Animal cruelty calls to go through sheriff’s office

By JAN LARSON McLAUGHLIN BG Independent News   To prevent animal cruelty cases from slipping through the cracks, Wood County residents will soon have one place to call to report animal abuse. After a meeting between the Wood County Commissioners, the Wood County Humane Society, the Wood County Dog Warden and the Wood County Sheriff, it was decided that the sheriff’s office will soon take over as a clearing house for animal cruelty complaints. As the county commissioners prepared to give the humane society its annual $30,000 check to support the position of a humane agent, Wood County Administrator Andrew Kalmar suggested that the roles of the various agencies involved be outlined. “We want to make sure that is clear,” Kalmar said of the role of the humane agent. “What can law enforcement expect?” Wood County Sheriff Mark Wasylyshyn voiced his concern that cruelty calls could be going unanswered. “Are things slipping through the cracks,” the sheriff asked. “Is there tracking? Is there accountability with the calls.” The problem is the humane society has one humane agent to investigate cruelty complaints. She cannot work 24/7, so some calls don’t get immediate responses. The sheriff’s office also gets a share of the phone calls about animal abuse. So Wasylyshyn offered to have sheriff’s dispatchers take all the animal cruelty complaints to improve the tracking and the responses. That suggestion was welcomed by Erin Moore, the humane society shelter manager, and Heath Diehl, the humane society board president. “I think we’re missing things because people don’t know who to call,” Moore said. And with one agent, help is needed, she added. “That…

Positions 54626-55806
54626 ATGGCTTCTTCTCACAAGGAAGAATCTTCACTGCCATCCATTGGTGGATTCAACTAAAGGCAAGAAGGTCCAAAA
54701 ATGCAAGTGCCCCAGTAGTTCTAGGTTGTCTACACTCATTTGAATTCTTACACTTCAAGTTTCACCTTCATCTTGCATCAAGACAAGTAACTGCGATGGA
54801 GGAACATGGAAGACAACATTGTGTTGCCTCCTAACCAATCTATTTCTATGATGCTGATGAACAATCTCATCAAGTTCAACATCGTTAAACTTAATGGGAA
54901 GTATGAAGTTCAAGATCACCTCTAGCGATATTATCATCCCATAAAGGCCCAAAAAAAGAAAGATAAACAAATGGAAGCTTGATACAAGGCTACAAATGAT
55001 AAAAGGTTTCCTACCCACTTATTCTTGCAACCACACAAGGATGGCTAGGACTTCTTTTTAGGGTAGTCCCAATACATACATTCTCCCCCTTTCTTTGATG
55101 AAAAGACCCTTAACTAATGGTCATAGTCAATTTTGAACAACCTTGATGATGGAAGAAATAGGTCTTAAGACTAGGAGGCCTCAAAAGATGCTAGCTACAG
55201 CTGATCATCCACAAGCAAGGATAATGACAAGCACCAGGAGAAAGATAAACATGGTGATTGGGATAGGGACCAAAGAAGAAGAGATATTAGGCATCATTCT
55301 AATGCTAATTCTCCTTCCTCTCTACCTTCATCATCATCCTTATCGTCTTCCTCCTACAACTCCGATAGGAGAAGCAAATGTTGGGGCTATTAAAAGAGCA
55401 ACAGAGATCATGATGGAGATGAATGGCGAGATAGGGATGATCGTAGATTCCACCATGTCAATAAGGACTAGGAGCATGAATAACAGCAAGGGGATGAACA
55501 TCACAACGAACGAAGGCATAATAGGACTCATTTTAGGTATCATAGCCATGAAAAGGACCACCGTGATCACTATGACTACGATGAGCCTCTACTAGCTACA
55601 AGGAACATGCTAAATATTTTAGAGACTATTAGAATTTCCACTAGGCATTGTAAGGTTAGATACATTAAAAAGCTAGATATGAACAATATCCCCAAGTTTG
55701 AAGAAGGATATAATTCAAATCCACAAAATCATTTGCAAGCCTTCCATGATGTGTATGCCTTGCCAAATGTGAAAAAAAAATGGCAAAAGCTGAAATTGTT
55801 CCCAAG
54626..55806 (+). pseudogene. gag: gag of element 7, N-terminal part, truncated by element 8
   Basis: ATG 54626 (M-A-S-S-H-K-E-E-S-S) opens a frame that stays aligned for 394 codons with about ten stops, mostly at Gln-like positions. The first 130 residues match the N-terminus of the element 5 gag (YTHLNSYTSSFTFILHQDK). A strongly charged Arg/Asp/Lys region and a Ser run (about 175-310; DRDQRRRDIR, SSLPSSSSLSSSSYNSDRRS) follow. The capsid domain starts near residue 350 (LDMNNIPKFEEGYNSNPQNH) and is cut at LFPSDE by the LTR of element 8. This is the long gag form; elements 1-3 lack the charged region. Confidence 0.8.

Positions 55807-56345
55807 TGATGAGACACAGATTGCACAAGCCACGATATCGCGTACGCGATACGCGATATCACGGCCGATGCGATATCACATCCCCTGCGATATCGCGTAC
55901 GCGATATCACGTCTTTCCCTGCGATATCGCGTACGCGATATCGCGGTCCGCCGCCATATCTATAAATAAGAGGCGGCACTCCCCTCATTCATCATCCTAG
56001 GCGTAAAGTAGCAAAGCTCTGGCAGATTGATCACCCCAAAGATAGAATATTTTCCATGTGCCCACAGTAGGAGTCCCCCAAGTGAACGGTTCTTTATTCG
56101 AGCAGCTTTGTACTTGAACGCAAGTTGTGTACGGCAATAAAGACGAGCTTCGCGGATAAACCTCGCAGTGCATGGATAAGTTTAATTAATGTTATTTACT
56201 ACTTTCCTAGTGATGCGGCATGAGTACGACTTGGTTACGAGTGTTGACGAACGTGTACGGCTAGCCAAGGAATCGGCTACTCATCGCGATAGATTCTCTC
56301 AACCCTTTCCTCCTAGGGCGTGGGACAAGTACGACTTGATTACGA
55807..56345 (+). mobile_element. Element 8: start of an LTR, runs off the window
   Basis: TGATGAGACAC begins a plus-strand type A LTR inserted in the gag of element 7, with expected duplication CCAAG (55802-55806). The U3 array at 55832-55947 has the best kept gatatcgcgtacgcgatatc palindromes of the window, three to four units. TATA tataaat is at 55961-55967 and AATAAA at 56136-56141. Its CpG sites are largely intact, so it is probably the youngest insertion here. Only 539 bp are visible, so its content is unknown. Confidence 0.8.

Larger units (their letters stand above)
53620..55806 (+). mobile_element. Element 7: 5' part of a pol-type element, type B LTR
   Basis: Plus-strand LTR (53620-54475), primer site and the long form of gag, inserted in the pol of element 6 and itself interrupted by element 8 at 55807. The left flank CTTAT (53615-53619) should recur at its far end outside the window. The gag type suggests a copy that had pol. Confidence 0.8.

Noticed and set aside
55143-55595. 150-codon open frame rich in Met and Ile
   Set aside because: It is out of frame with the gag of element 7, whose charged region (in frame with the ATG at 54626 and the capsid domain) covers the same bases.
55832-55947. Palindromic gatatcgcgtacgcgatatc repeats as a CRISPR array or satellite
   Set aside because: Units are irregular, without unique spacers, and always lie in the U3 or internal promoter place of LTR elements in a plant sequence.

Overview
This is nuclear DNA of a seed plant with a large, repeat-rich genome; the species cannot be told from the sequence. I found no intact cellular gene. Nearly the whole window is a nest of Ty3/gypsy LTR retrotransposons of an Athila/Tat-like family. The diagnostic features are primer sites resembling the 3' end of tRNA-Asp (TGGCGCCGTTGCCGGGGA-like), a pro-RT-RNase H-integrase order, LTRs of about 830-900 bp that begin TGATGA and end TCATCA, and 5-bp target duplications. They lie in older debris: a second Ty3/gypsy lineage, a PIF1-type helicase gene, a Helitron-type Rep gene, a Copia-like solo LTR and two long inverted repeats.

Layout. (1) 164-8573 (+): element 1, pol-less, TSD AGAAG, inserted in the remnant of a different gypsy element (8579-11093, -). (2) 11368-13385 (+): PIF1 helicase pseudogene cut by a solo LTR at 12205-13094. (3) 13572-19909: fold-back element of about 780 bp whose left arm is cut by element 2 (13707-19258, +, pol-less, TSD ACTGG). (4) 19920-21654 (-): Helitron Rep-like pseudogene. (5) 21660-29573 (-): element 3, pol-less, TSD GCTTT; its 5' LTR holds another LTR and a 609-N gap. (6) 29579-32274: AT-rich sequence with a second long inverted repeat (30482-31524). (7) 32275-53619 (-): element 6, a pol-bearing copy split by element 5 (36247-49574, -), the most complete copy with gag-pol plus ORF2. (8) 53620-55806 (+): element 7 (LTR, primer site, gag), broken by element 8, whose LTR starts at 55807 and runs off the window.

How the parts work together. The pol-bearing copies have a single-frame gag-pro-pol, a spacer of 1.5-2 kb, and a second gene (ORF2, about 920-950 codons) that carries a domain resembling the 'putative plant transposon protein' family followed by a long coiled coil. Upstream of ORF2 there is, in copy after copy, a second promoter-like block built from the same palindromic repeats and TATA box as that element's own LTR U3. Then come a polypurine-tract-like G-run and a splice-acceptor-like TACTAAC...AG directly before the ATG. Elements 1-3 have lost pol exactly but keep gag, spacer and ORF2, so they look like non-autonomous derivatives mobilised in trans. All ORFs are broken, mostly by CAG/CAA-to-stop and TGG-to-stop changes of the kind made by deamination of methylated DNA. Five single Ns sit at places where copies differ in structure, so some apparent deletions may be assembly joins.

Ohio House Dems urge Kasich to veto Medicaid freeze

From OHIO HOUSE DEMOCRATIC CAUCUS Ohio House Democratic lawmakers today sent a letter to Governor Kasich urging him to line-item veto the Medicaid expansion freeze in the state operating budget, House Bill (HB) 49, that will end healthcare coverage for over half-a-million people. “The people of Ohio deserve representatives in Columbus who will stand up and fight for them,” said state Rep. Emilia Strong Sykes (D-Akron). “Passing the Medicaid expansion freeze and kicking people off of Medicaid is unacceptable, harmful, and cruel and unusual punishment.” If approved by the federal government, the GOP freeze to Ohio’s Medicaid expansion will phase out medical coverage for over half-a-million Ohioans, leaving families with minimal healthcare options. “We need to provide healthcare for Ohio’s families, all of Ohio’s families.” Sykes said. “Without access to healthcare, lives will be lost and costs will rise. Ohio cannot afford to pay for the increased costs that will come by taking away people’s healthcare.” June 28, 2017 Governor John Kasich Riffe Center, 30th Floor 77 South High Street Columbus, Ohio 43215 Governor Kasich, We write to urge you to line-item veto the Medicaid Expansion freeze in Budget House Bill 49. If signed into law, this will dramatically change the state’s ability to provide healthcare for many Ohioans in need. Medicaid Expansion has allowed more than 725,000 Ohioans to receive proper care, including the developmentally disabled, the elderly, families in transition, veterans, pregnant women and low income families. Ohioans need to be healthy in order to be productive in their day to day lives. Without the ability to afford doctor visits, hospital stays, nursing home care, home health care,…


BG Community Center to fine tune fitness class fees